equivalent to the mitochondrion), and mitochondrial form factor (FF: perimeter2/4? * area). AR measured
mitochondrial length, and FF determined mitochondrial length and degree of branching.
Western blot analysis. Cells were lysed in SDS buffer supplemented with a mixture of protease inhibitors,
1 ?g/ml aprotinin and 100 ?g/ml phenylmethylsulfonyl fluorides. The cell suspension was incubated on ice for
30 min then centrifuged at 20,000 ? g for 15 min at 4 ?C. The supernatant was collected for further analysis. The
protein concentrations of the supernatants were determined using the Bradford method. Cell lysates were
denatured for 15 min in 5 ? sample buffer and separated by SDS-polyacrylamide gel electrophoresis. For Western blot
analysis, the gel was transferred onto nitrocellulose membranes using a tank transfer system. Blotted membranes
were placed in a blocking solution of 5% non-fat milk in Tris-buffered saline Tween-20 (TBS-T). For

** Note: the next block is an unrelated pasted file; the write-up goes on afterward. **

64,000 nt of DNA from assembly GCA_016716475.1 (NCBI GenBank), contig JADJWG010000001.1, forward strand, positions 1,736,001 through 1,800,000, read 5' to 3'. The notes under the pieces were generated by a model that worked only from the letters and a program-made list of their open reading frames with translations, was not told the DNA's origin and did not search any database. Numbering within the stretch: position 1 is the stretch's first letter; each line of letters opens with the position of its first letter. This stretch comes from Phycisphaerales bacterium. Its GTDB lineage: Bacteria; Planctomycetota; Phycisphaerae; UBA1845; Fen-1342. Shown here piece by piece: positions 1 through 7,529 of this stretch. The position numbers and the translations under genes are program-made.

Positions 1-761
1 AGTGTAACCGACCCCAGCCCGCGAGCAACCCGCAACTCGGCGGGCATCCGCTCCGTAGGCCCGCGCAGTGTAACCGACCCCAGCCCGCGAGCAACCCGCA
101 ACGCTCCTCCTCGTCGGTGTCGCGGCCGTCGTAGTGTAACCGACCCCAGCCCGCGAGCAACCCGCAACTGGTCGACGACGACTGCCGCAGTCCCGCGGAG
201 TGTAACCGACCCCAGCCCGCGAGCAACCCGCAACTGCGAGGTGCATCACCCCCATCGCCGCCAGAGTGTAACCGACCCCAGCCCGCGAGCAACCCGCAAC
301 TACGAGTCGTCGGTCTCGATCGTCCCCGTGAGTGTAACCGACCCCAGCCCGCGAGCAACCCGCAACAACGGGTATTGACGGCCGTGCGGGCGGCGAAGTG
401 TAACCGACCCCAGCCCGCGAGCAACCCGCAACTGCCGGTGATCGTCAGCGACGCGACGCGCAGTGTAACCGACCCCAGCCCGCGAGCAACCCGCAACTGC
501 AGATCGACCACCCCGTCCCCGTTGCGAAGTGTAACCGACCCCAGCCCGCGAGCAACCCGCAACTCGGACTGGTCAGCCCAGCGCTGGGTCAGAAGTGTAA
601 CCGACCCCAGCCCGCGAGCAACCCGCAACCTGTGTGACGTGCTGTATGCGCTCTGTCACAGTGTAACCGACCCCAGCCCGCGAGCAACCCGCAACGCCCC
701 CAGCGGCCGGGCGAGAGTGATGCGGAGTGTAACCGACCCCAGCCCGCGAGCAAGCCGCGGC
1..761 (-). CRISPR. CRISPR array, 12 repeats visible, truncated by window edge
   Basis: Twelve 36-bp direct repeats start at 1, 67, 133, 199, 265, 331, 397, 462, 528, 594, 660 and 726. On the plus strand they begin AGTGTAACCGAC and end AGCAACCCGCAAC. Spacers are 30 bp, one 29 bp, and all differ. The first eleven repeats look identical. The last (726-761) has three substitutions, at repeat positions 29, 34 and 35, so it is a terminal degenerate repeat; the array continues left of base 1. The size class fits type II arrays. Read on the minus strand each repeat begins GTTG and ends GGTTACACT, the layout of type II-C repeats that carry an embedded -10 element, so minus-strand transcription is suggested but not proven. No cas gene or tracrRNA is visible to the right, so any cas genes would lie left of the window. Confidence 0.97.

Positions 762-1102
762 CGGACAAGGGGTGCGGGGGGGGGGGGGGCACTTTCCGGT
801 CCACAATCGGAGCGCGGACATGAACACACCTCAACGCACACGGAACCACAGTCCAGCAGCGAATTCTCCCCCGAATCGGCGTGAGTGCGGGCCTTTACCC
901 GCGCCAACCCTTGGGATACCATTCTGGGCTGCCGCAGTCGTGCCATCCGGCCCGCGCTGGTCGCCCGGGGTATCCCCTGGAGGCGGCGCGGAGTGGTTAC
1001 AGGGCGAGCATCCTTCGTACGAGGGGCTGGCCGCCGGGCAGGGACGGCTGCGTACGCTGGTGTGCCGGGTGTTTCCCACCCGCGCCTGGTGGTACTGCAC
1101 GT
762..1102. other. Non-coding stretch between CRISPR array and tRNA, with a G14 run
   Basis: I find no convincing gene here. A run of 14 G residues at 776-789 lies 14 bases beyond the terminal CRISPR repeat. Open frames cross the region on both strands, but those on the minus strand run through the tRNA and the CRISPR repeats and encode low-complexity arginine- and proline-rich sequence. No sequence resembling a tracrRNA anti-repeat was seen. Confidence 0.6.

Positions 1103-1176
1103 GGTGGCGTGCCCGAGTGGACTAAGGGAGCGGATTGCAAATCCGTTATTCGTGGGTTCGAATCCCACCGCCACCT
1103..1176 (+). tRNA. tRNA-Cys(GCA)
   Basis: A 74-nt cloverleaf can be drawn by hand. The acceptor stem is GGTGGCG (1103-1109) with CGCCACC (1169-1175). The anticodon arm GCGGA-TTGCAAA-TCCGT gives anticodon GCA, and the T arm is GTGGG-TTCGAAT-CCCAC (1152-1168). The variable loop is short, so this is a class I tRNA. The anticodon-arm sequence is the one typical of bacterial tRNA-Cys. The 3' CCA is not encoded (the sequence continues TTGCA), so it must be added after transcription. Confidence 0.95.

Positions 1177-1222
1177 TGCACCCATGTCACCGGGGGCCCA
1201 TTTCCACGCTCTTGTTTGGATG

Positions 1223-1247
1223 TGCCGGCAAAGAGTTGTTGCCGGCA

immunodetection, membranes were incubated for 1 h at room temperature and then incubated overnight at 4 ?C with the
relevant primary antibodies. Then, the membranes were washed with TBST and incubated with the appropriate
horseradish peroxidase-conjugated secondary antibodies. Immunocomplexes were visualized using a
commercially available enhanced chemiluminescence kit with exposure of the transfer membrane to X-ray film. The
following antibodies were used: anti-Bcl-2, anti-Bax, anti-Cyto C, anti-mortalin, anti-caspase 3, anti-? actin, and
anti-glyceraldehyde-3-phosphate dehydrogenase (GAPDH).
Primary hepatocyte isolation. Mouse primary hepatocytes were isolated from C57BL/6 aged 8?12 weeks